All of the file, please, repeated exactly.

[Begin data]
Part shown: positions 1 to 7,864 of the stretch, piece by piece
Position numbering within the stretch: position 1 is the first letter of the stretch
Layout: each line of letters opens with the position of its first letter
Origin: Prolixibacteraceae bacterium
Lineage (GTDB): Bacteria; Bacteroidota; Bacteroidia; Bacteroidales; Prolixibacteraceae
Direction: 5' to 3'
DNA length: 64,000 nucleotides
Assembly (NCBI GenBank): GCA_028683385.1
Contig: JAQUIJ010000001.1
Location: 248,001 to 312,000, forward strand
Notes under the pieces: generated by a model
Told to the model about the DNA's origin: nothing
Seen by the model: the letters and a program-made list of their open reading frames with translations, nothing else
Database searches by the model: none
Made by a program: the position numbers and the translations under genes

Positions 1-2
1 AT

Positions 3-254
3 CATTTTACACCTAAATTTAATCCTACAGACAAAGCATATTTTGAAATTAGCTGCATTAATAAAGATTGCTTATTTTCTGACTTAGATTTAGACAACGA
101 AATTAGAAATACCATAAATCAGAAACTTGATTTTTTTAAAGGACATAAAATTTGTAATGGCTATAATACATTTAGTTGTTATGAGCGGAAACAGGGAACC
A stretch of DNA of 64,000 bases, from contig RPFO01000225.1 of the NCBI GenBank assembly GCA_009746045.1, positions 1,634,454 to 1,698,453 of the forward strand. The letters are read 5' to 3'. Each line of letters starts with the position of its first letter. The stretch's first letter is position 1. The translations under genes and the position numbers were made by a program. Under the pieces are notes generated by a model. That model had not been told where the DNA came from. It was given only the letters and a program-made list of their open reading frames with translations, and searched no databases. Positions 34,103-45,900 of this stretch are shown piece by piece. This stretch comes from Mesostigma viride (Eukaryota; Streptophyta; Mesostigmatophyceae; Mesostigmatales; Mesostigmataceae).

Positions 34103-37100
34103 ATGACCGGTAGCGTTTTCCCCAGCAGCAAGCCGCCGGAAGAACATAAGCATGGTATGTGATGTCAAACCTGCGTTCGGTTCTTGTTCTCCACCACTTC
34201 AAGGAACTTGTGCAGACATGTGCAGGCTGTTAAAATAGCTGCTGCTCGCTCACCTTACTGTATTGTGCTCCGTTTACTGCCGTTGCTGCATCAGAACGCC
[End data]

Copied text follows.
Part shown: positions 1 to 7,864 of the stretch, piece by piece
Position numbering within the stretch: position 1 is the first letter of the stretch
Layout: each line of letters opens with the position of its first letter
Origin: Prolixibacteraceae bacterium
Lineage (GTDB): Bacteria; Bacteroidota; Bacteroidia; Bacteroidales; Prolixibacteraceae
Direction: 5' to 3'
DNA length: 64,000 nucleotides
Assembly (NCBI GenBank): GCA_028683385.1
Contig: JAQUIJ010000001.1
Location: 248,001 to 312,000, forward strand
Notes under the pieces: generated by a model
Told to the model about the DNA's origin: nothing
Seen by the model: the letters and a program-made list of their open reading frames with translations, nothing else
Database searches by the model: none
Made by a program: the position numbers and the translations under genes

Positions 1-2
1 AT

Positions 3-254
3 CATTTTACACCTAAATTTAATCCTACAGACAAAGCATATTTTGAAATTAGCTGCATTAATAAAGATTGCTTATTTTCTGACTTAGATTTAGACAACGA
101 AATTAGAAATACCATAAATCAGAAACTTGATTTTTTTAAAGGACATAAAATTTGTAATGGCTATAATACATTTAGTTGTTATGAGCGGAAACAGGGAACC
A stretch of DNA of 64,000 bases, from contig RPFO01000225.1 of the NCBI GenBank assembly GCA_009746045.1, positions 1,634,454 to 1,698,453 of the forward strand. The letters are read 5' to 3'. Each line of letters starts with the position of its first letter. The stretch's first letter is position 1. The translations under genes and the position numbers were made by a program. Under the pieces are notes generated by a model. That model had not been told where the DNA came from. It was given only the letters and a program-made list of their open reading frames with translations, and searched no databases. Positions 34,103-45,900 of this stretch are shown piece by piece. This stretch comes from Mesostigma viride (Eukaryota; Streptophyta; Mesostigmatophyceae; Mesostigmatales; Mesostigmataceae).

Positions 34103-37100
34103 ATGACCGGTAGCGTTTTCCCCAGCAGCAAGCCGCCGGAAGAACATAAGCATGGTATGTGATGTCAAACCTGCGTTCGGTTCTTGTTCTCCACCACTTC
34201 AAGGAACTTGTGCAGACATGTGCAGGCTGTTAAAATAGCTGCTGCTCGCTCACCTTACTGTATTGTGCTCCGTTTACTGCCGTTGCTGCATCAGAACGCC